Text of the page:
is a village
in Westchester County, New York
, United States
. As a village, it is located in the southwest part of the Town
. It lies on U.S. Route 9, "Broadway" in Hastings and all along the route's path through the state of New York. Hastings is a suburb
of New York City
The area that is now Hastings-on-Hudson was once the home of the Weckquaesgeek
Indians, one of the Algonquin
tribes. In summer, the Weckquaesgeeks camped at the mouth of the ravine running under the present Warburton Avenue Bridge. There they fished, swam and collected oyster and clamshells used to make wampum
. On the level plain nearby (which is now Maple Avenue), they planted corn and possibly tobacco.
Around 1650 a Dutch carpenter named Frederick Philipse arrived in New Amsterdam. In 1682 Philipse traded with the Indians for the area that is now Dobbs Ferry and Hastings. In 1693 the English crown granted Philipse title to the Manor of Philipsburg, which included what is now Hastings. After dividing the area into four nearly equal-sized farms, the Philipses leased them to Dutch, English and French Huguenot settlers.
During the American Revolution, what is now Hastings lay between the lines of the warring forces and was declared neutral territory. In reality, the area became a no-man's land and was raided repeatedly by both sides. Following the Revolution, the Philipses, who had been loyal to George III, saw their vast lands confiscated and sold by the newly established American state. In 1785 the four farms comprising today’s Hastings were bought by James DeClark, Jacobus Dyckman, George Fisher, and tavern keeper Peter Post.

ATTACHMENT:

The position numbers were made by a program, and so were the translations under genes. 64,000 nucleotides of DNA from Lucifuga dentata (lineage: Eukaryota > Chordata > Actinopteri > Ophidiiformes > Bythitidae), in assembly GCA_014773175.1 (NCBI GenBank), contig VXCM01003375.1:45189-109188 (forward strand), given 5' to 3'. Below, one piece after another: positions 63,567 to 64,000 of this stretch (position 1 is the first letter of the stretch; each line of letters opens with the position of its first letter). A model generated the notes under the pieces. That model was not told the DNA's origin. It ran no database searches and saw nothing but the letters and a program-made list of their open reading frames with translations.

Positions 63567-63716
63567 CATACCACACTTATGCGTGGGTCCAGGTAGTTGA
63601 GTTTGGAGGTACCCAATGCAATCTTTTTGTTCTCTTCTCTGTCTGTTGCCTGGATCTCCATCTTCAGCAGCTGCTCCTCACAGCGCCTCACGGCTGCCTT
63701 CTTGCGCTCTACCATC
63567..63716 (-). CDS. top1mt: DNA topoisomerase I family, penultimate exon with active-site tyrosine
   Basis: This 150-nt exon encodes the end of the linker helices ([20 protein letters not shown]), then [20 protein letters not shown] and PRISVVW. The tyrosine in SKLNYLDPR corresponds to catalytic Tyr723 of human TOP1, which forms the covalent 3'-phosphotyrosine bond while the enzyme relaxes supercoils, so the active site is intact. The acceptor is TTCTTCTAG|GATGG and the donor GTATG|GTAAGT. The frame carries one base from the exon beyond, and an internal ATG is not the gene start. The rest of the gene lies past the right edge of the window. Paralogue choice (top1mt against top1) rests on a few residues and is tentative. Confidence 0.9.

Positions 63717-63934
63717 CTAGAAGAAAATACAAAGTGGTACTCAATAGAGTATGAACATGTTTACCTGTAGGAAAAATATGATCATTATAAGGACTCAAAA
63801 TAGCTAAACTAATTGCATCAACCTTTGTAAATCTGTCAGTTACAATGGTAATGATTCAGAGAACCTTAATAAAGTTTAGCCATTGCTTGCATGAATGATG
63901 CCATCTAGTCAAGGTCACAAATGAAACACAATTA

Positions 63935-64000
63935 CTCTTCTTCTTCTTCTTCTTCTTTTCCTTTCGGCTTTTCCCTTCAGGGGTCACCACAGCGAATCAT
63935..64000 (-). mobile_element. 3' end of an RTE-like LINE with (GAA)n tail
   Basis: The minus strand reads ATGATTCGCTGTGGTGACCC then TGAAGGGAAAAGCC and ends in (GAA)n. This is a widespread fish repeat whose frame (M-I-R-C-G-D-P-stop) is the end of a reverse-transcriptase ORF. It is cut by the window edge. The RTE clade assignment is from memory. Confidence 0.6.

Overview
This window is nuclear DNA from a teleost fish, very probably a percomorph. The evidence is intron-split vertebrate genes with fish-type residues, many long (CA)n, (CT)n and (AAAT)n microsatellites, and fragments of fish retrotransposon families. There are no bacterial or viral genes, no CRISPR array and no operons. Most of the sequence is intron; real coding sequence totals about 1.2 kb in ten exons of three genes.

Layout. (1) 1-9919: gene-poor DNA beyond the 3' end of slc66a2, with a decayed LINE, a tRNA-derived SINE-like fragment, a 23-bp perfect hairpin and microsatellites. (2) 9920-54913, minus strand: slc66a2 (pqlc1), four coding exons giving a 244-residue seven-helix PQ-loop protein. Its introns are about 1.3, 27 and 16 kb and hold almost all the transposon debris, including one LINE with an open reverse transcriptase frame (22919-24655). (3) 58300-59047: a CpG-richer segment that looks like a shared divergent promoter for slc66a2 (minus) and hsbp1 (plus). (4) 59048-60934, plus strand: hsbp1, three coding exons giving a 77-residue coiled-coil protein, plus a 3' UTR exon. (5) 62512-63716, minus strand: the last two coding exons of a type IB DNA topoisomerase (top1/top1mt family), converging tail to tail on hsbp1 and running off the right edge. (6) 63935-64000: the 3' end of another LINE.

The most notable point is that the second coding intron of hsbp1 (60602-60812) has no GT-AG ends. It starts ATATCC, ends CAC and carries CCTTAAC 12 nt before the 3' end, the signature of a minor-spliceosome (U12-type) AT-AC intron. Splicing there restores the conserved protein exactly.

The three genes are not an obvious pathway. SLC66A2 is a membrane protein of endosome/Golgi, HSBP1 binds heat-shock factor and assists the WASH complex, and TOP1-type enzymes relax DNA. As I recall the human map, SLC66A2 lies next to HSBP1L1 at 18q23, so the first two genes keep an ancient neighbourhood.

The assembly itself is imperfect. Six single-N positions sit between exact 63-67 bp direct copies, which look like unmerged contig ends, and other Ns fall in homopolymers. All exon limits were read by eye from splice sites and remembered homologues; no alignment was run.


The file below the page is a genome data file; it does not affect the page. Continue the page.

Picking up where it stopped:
Around the same time, Westchester County, which had been established as one of the 10 original counties in New York, was divided into towns, and the area that is now Hastings became part of the Town of Greenburgh. The village was incorporated in 1879 and its name changed from Hastings-Upon-Hudson to Hastings-on-Hudson.
Stone quarrying was the earliest industry in Hastings. From 1865 to 1871, hundreds of Scottish and Irish laborers blasted huge quantities of dolomite marble from a white marble quarry. An inclined railroad carried the marble down to the quarry wharf where it was dressed by skilled stonecutters and loaded onto ships bound for cities like New York and Charleston, South Carolina.
By the 1880s, Hastings Pavement was producing hexagonal paving blocks which were used extensively in Central Park and Prospect Park in Brooklyn. Between 1895-1900, Hastings Pavement produced 10 million such blocks and shipped them throughout the United States and to cities in Canada, Brazil and England. By 1891 National Conduit and Cable Company had established an operation on the waterfront producing cables for utility companies here and abroad. Labor strife between striking workers of the National Cable and Conduit Company in 1912 left four people dead. Two of those killed were striking workers, while the remaining two were innocent bystanders. Similar labor unrest occurred in 1916, whereby the village was put under house arrest. Moreover, the National Guard was brought in to quell the potential violence of striking workers. The Anaconda Company took over National Conduit in 1929, and a few years later acquired the Hastings Pavement property. By the end of World War II, Anaconda owned most of the industrial waterfront. Anaconda closed its Hastings plant in 1975, bringing to an end the century-long era of heavy industry on the Hastings waterfront.
Hastings-on-Hudson is located at (40.991102, -73.874114) in an area of hills on the Hudson River
opposite the Palisades